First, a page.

A Mission meeting of the board of directors, including founders Hattie Fickett and Jacob Fritz, seated in the center.
One of the original buildings of the Mission on Merrimac Street
An "outdoor meeting" of the Mission in Merrimac Square circa 1910s.
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From its founding in 1899, the Boston Rescue Mission has fed the hungry and housed the homeless. Originally its name was Merrimac Mission, as its first address was at 128 Merrimac Street in Boston. The Mission was started by five men and women from Boston who were called to serve the men they saw living on the streets--living in poverty and addicted to alcohol. It was one of many that formed in the United States beginning in the 1870s.
Within five months, the Mission relocated a few doors down the street to 134 Merrimac Street (near Boston's North Station today) and volunteers promoted it as “a bar-room transformed into a life-saving station.” By 1904, the Mission had incorporated and four years after that, it moved again to 105 Staniford Street. The new location was much better situated to serve the homeless men who congregated in the area. Jacob Fritz led the Merrimac Mission during this time and his tenure lasted 15 years.
Superintendent Fritz was succeeded by George Eddy who led the mission for 35 years. In the mid-1960s, redevelopment taking place in the West End forced the Mission to relocate to Massachusetts Avenue. In 1978 the Mission purchased property on Kingston Street, and its headquarters remains there today.
In 1993, the Rev. John Samaan succeeded Harold Milner as the Mission’s new director. The following year, the name of the organization was changed to the Boston Rescue Mission to more precisely convey the breadth of its work and services offered. Throughout the 1990s, the Mission expanded its work by offering daily meals, longer-term transitional shelter programs for women and men, and job training skills. In 1995, the city of Boston asked the Mission to participate in a pilot program to accommodate growing population of people in shelter during the winter months. That same year, the Boston Rescue Mission joined the Massachusetts Housing and Shelter Alliance (MHSA) to more formally advocate for the policies and public funding needed to assist people who are homeless to stabilize their lives.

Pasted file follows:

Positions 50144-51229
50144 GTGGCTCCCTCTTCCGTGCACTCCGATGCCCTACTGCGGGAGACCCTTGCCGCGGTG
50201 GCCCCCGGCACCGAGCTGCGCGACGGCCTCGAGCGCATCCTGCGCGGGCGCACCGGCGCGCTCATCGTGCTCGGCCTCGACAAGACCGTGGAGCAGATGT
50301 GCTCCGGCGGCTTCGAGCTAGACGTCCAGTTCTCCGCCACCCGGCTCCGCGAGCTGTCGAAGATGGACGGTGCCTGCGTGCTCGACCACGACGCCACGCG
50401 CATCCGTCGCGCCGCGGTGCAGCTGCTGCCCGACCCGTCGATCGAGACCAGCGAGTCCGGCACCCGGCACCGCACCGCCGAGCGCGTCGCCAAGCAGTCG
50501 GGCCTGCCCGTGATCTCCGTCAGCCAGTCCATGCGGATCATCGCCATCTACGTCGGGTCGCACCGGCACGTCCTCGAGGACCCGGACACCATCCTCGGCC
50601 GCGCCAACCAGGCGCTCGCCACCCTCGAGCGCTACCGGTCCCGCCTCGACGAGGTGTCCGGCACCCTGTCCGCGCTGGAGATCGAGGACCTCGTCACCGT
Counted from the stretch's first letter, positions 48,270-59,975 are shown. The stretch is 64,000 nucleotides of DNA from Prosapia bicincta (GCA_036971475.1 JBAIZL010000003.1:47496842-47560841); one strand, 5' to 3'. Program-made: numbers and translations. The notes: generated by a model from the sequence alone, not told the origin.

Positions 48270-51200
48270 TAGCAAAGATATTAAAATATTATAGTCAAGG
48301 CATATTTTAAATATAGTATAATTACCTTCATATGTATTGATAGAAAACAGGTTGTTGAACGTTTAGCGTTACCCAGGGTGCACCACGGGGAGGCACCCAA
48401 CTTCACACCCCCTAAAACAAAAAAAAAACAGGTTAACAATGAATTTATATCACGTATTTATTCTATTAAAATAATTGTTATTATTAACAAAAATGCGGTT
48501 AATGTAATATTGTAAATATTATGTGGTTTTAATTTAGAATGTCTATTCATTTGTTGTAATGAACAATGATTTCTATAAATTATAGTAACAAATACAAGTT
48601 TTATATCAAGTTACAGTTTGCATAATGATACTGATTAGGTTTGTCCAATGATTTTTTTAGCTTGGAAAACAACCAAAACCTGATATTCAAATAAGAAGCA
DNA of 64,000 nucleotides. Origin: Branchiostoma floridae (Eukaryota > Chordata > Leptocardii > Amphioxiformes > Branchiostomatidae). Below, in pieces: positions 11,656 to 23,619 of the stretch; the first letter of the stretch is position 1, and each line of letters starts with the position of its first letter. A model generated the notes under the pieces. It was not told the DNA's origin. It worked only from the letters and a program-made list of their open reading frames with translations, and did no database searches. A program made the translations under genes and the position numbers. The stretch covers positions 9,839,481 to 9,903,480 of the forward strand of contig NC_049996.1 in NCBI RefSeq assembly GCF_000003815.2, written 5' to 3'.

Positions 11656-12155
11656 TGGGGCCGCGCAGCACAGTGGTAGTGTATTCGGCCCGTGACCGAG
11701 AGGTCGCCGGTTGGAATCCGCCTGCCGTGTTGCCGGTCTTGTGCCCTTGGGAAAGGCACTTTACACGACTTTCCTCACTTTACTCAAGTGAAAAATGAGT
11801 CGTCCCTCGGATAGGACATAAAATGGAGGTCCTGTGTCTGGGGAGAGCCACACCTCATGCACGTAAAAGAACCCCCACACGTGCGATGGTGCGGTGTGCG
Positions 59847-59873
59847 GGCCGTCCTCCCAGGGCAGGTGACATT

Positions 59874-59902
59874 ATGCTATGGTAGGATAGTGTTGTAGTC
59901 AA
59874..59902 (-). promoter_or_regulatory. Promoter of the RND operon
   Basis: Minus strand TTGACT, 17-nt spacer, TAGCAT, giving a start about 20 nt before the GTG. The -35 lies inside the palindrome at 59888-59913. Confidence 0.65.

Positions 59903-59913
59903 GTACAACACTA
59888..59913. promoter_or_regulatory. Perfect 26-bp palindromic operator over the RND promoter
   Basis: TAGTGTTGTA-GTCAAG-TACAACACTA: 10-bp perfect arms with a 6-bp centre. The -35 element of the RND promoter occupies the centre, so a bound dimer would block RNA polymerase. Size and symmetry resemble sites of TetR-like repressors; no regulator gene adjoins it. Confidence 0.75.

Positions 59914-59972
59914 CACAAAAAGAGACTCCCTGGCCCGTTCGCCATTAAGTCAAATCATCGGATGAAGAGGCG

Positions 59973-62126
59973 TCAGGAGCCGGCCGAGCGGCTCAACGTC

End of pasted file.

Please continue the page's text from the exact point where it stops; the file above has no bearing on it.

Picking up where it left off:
In the 2000s, the Boston Rescue Mission added international work to its portfolio by organizing trips to Haiti, India, and Kenya to serve people who are desperately poor, homeless, sick, hungry, and victims of natural disasters. The service work puts our staff and volunteers in challenging situations that force them to re-examine previously held beliefs, build confidence in their abilities, and equip them to better serve those in who need help here at home.
Today, we provide emergency overnight shelter with hot meals, toiletries, and bathroom and shower facilities to those in need in the Greater Boston area. We also provide residential recovery programs for women and men transitioning from homelessness to independent living; for adult men who have been sober for at least 30 days; and veterans who have been continuously homeless for more than a year. We are honored to be a source of inspiration and hope throughout the city to women and men in need.